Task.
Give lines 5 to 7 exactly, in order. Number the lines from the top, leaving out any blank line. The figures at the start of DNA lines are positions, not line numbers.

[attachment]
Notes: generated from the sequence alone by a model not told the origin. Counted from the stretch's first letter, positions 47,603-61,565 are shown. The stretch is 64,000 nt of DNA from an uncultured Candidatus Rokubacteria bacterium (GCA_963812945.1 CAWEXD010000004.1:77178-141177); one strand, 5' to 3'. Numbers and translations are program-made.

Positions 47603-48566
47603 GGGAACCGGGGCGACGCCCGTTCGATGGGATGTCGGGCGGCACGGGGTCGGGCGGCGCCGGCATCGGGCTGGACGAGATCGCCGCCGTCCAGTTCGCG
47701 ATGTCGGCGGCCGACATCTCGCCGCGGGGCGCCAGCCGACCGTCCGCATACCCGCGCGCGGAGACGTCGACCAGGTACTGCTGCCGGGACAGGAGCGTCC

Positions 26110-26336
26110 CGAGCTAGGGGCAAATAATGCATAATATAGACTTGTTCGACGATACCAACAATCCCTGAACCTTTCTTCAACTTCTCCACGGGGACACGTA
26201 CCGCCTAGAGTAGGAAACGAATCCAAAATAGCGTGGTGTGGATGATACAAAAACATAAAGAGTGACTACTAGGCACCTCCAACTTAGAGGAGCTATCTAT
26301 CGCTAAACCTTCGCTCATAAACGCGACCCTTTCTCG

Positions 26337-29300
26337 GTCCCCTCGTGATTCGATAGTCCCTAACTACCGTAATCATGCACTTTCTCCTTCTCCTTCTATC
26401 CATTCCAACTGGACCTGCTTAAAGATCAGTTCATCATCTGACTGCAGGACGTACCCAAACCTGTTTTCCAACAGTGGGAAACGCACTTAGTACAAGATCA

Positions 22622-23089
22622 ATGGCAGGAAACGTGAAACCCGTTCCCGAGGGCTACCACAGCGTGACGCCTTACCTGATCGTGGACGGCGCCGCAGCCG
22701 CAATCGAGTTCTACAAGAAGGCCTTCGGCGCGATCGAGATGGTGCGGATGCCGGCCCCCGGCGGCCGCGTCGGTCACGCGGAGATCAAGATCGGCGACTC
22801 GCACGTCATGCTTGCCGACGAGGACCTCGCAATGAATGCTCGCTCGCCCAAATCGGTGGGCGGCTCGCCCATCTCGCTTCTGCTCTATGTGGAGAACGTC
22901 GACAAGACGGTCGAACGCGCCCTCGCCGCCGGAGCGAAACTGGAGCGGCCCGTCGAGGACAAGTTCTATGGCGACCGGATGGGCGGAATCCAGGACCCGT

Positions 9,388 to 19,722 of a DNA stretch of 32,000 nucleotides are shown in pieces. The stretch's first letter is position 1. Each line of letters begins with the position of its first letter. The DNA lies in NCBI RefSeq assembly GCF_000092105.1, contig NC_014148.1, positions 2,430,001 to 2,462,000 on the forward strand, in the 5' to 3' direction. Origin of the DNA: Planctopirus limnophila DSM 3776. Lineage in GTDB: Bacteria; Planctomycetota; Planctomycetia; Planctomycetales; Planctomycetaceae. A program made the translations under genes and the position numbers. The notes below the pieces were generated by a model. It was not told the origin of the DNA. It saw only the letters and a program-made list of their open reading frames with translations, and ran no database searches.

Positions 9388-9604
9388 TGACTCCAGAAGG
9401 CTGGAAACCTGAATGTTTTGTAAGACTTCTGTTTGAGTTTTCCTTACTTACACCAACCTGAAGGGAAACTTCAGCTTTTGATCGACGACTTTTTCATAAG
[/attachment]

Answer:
Positions 26110-26336
26110 CGAGCTAGGGGCAAATAATGCATAATATAGACTTGTTCGACGATACCAACAATCCCTGAACCTTTCTTCAACTTCTCCACGGGGACACGTA
26201 CCGCCTAGAGTAGGAAACGAATCCAAAATAGCGTGGTGTGGATGATACAAAAACATAAAGAGTGACTACTAGGCACCTCCAACTTAGAGGAGCTATCTAT